Because concierge medicine is so new to Vermont, Harrington doesn’t even know how many doctors have switched to it; for its part, the Vermont Medical Society has not yet taken an official stance on the model. Local concierge docs estimate their numbers in Vermont at fewer than a dozen. A 2010 congressional commission convened to study issues of access for Medicare patients put the figure at 756 nationwide, a fivefold increase in five years.
Kevin Goddard, vice president of external affairs and sales for Blue Cross Blue Shield of Vermont, says the jury is still out on whether concierge medicine is good for Vermont — or his company.
“It’s an evolving thing for us. Because it’s so new, we’re still trying to understand the implications for our members,” Goddard says. “If it were to unduly limit access to primary care for a large part of the population, that would be a concern.”
Even Reiss, who advocates for independent physicians, says there are “definitely downsides” to the concierge model, in that those doctors “have fewer patients and there aren’t nearly enough primary care docs as it is.”
Reiss emphasizes that he doesn’t fault individual physicians for their decision to switch, noting that they shouldn’t have to “overburden themselves” to provide access to the entire community. Nevertheless, he says, “We should take it as a red flag that the system needs to be fixed so that these primary care doctors can have a reasonably healthy lifestyle of their own.”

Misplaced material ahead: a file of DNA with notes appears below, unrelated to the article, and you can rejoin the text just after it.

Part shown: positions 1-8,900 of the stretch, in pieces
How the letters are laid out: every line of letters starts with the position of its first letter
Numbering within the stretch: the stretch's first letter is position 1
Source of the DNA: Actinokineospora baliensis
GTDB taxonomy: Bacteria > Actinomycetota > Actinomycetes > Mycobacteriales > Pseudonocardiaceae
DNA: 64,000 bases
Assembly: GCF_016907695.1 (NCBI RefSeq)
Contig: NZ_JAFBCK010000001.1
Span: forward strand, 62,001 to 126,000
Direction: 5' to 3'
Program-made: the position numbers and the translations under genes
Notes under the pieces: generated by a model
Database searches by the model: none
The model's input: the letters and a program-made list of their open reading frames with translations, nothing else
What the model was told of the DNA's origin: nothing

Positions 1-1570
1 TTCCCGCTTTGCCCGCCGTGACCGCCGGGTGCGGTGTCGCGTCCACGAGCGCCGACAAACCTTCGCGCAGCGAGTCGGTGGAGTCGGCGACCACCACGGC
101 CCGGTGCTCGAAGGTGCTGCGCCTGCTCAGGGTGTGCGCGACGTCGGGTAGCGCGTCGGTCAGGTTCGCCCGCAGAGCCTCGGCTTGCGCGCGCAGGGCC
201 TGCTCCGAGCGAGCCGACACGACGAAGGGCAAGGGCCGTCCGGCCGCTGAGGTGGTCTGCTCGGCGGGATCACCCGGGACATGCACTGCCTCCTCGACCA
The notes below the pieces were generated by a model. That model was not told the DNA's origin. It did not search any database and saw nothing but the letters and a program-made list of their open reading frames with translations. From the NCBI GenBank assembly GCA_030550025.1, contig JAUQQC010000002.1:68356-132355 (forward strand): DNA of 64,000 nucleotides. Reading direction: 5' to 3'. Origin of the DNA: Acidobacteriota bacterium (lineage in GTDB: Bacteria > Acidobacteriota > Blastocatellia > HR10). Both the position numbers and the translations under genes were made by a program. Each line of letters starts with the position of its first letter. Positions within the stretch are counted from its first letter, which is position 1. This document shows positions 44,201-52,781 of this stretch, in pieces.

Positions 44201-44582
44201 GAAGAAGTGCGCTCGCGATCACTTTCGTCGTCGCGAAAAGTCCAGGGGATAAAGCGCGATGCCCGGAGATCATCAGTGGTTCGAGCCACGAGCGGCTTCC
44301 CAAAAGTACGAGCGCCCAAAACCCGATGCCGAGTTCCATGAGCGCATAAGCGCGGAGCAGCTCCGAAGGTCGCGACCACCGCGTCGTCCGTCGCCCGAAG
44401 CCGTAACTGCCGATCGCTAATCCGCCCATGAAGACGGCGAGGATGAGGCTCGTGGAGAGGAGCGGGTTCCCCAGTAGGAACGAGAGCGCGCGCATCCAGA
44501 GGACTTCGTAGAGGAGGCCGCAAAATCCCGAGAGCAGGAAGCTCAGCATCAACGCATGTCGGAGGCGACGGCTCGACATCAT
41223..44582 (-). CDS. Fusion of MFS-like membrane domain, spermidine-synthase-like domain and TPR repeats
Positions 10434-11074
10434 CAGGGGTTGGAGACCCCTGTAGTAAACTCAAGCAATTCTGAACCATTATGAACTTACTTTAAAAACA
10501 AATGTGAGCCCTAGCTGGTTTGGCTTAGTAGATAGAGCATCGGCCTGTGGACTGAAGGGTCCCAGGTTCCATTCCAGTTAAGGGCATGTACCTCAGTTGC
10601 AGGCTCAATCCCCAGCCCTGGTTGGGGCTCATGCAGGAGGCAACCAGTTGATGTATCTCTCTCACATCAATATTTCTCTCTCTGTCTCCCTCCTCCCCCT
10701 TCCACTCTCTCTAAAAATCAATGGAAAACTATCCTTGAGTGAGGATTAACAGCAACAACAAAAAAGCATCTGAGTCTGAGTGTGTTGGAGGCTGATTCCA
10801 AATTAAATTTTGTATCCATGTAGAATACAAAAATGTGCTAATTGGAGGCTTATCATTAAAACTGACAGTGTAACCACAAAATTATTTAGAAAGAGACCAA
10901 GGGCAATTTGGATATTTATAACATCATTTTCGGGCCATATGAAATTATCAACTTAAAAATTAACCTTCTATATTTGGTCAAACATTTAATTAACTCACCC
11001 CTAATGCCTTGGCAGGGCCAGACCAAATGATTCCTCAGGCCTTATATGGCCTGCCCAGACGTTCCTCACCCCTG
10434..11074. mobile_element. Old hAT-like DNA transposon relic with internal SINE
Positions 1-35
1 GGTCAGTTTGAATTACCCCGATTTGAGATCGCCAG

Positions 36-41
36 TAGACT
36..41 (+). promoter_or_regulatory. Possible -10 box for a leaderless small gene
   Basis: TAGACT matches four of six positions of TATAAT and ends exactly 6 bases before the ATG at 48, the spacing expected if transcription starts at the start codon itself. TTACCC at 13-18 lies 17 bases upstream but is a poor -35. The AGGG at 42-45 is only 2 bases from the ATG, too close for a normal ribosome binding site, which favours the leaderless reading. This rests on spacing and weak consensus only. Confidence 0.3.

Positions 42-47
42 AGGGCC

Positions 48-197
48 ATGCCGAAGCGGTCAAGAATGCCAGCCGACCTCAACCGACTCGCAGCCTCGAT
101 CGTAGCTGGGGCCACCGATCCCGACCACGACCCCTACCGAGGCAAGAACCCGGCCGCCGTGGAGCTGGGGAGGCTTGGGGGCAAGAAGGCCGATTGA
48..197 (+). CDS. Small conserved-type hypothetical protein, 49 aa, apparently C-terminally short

Because concierge doctors are few and far between in Vermont, the model has few vocal critics here. But one skeptic at the national level includes the powerful American Medical Association. In its written policy on the practice, the AMA states that, while such practices are part of the “pluralism in the delivery and financing of health care,” they also raise “ethical concerns that warrant careful attention,” including issues of patient access.
One survey cited on the AMA Journal of Ethics website notes that concierge practices typically retain only 12 percent of their former patients and tend to care for fewer African American, Latino and Medicaid ones. They also tend to treat fewer patients with complex medical histories, including diabetes.
Local concierge doctors such as Cunningham say they’re treating a broad demographic of patients and medical conditions. Equally important, she says they’re doing something the Affordable Care Act, and the insurance companies, have yet to accomplish: They’re increasing the quality of care their patients receive while simultaneously controlling costs.
“Many patients pay a lot of money for insurance and if they don’t meet their deductible, they get nothing in return,” she says. “My patients receive high-quality, convenient care from their physician who is available 24/7, all for a reasonable cost. Given the time I spend with patients, I can save them money by reducing medications, specialist appointments, emergency-room visits and hospital stays, making the overall cost even lower.”
One of the first concierge practices in Vermont was not in Chittenden County but in Rutland. Dr. Seth Coombs and his partner, Dr. Bruce Bullock, made the switch two years ago to turn off the “conveyor belt” of patients.